7 Sep

“Music has become a life for me and I am eternally grateful for that.”

Born and bred in Pennsylvania, Koji is an artist who inspires many many people. His music speaks for itself, with it’s enticing arrangements and vocals that could give anyone goosebumps. He’s released four albums so far, but is not planning on slowing down anytime soon. Koji’s ultimate goal is to spread not only his music, but peace around the world. I recently sat down with him and learned more about this refreshing artist.

Q. Some of your songs tend to have a country-tinged melancholy. Any artists that you were into growing up (or currently) that influenced this sound?

A. My first concerts were Hawaiian and folk concerts and those experiences definitely have a big influence on my more acoustic material. As a teen, I found punk rock. Then my dad, who is a huge music fan, decided that because of all of the political punk coming out of my room, I ought to revisit folk music along side artists like Pete Seeger, Bob Dylan, Woodie Guthry. Alongside that, he put me on artists like Hank Williams and Johnny Cash.

Q. How about Pennsylvania? Have you lived there and grown up with any influential artists from the area?

A. Pennsylvania has produced a lot of amazing artists. Musically there are folks like Kid Dynamite, mewithoutYou, Dr. Dog, or the folks that I literally grew up with like The Wonder Years, Balance and Composure, White Wives, Doctor Destroyer, etc. Before doing music, I spent a year at the Tyler School of Art. I definitely draw a lot on visual artists. Keith Haring was someone who I’ve always looked up to. Really, every type of craft really pushes what I do in my music and fortunately for Pennsylvanians, our state produces a lot of greatness.

Q. When you first started writing music, what was your ultimate goal? Was it just to have some fun, or was it something more long-term?

A. My goal in writing music has always been happiness, harmony, and peace. It’s the same goal that I have in life. It’s never been about what I’d get professionally out of it, but more about what I have to give. In that way, music has become a life for me and I am eternally grateful for that.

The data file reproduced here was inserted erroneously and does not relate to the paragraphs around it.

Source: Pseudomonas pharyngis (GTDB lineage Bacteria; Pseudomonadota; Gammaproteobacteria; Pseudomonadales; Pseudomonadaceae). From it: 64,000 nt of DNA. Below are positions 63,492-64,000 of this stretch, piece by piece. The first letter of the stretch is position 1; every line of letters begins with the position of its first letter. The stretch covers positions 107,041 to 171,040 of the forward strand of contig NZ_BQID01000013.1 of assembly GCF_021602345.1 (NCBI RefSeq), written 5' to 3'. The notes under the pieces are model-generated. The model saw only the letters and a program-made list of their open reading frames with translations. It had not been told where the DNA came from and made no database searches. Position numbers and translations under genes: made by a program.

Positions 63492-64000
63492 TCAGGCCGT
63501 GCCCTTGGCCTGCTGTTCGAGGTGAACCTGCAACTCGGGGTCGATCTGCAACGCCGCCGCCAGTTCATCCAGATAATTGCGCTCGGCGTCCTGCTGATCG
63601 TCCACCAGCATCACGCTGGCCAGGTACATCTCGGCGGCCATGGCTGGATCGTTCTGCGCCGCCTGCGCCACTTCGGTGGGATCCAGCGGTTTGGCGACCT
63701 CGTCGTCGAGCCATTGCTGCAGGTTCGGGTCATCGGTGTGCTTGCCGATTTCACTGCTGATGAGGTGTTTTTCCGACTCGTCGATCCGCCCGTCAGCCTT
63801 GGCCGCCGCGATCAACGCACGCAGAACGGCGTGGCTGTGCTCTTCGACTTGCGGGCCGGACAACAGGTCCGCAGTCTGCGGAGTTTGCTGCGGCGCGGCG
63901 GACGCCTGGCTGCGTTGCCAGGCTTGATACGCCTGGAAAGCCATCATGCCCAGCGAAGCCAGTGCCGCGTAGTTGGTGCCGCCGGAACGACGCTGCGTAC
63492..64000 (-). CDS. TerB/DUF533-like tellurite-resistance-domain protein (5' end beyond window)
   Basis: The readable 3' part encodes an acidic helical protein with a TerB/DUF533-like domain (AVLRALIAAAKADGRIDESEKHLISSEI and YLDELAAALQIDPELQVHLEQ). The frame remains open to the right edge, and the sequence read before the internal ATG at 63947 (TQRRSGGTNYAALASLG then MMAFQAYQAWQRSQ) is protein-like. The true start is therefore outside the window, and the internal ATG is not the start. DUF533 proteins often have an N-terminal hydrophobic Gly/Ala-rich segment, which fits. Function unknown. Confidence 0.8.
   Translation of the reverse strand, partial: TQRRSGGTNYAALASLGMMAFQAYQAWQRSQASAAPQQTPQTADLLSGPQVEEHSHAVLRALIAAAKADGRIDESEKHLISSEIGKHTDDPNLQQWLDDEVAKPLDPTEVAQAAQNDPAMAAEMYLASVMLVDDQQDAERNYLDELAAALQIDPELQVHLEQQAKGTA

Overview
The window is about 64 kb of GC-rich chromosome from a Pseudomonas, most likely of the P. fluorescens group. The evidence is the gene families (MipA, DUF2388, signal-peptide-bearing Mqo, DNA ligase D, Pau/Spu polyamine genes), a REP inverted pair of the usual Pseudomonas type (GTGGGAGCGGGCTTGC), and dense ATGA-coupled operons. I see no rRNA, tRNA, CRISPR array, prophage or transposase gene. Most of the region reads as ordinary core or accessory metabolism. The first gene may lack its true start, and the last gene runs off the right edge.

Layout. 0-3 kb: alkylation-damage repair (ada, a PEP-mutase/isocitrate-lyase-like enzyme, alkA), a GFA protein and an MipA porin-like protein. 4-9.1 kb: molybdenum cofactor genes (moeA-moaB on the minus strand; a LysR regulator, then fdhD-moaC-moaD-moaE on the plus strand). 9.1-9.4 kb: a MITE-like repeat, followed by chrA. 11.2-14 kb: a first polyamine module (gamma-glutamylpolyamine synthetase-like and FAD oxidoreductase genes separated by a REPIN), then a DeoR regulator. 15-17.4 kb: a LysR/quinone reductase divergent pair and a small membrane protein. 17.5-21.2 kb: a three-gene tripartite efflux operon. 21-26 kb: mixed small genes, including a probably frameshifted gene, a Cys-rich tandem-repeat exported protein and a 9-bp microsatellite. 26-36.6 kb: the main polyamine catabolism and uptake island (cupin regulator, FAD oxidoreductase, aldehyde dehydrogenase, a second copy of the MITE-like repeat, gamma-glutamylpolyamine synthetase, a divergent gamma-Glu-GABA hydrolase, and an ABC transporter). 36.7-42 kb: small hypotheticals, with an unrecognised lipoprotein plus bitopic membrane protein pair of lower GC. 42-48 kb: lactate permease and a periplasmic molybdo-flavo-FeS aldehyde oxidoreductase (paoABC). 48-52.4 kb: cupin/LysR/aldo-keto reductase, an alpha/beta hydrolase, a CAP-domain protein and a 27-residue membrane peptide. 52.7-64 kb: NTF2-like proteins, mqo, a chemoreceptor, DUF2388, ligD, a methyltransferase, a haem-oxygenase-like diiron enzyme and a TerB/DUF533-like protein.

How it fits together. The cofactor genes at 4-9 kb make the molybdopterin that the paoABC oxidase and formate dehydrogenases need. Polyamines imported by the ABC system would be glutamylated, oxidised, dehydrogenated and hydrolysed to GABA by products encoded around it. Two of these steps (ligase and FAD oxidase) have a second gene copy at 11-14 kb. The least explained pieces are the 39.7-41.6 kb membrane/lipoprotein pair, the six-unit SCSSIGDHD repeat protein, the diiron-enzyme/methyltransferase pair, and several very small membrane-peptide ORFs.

Q. If there is one thing you wish your listeners could gain from your music, what would it be?

A. A lot of the time, I feel like I’m writing for the lost ones, marginalized and oppressed peoples, and the like. There’s a little bit of that in everyone. It’s my hope that people find or gain what they need to. They should also know how much their listening means to me, truly.

Q. You’re most commonly seen in photos with a guitar in tow. Any other instruments in which you dabble? Any instruments in which you wish to play?

A. I would love to play piano or cello. I think a brass instrument would be awesome too. At some point in my life, I hope I get to take action on those curiosities! For now, all I can do is sing and play guitar.

Q. Clearly, you love to play shows in your home state. Any other states you find welcoming and fun in which to play?

A. At this point, I feel like the whole world is my home. I’ve been shown so much love and I have fallen in love with so many places. We began doing these “Colormake Pop-Up Shows” during the Resolve Tour where people would ask us to stop in their town on the way to another show. So, in El Paso, TX, I gave a noon-time performance in a pizza shop full of kids because of Twitter. The same thing happened just recently in Jacksonville, FL in a park on the river because of Facebook. Every day seems to be an adventure!

Q. Do you have big plans for the future? Or is it more a case of “let the path form on its own?”

A. I’ve released four records in less than 12 months with no plans of slowing down. I have another small release that we’re working on for this year and then it might be time to start thinking bigger for 2012. It remains to be seen what will take place, but this is the most creative I’ve ever been. It’ll be amazing to see where all of this leads. 

Q. If you could play a show with any artist alive, who would it be and why?

A. It would really mean a lot to perform with Ted Leo. He’s a songwriter that I have a lot of admiration for. I even covered one of his songs on my latest release, Never Come Undone. He’s made a lot of music that means a lot to me.

Q. Is the music scene in Pennsylvania pretty booming?

A. Yes, it’s amazing! We have so many bands. This last weekend I got to see Title Fight’s release show where War Hungry, Cold World, Dead End Path, and The Menzingers all played. The next day I got to perform with Balance and Composure and White Wives who are also from Pennsylvania. On both dates, Touche Amore played who are from California. I think if you’d ask Touche or anyone else right now about Pennsylvania, they’d agree that big things are happening. I love where I’m from.

Q. If you were stranded on an island for the rest of your life and could only bring one of your songs to listen to, which one would it be and why?

A. This one’s easy. I’d bring, “Spring Song.” If you know it, you know it.

Here is a past performance Koji did while in Savannah, GA called “Minute 8.”


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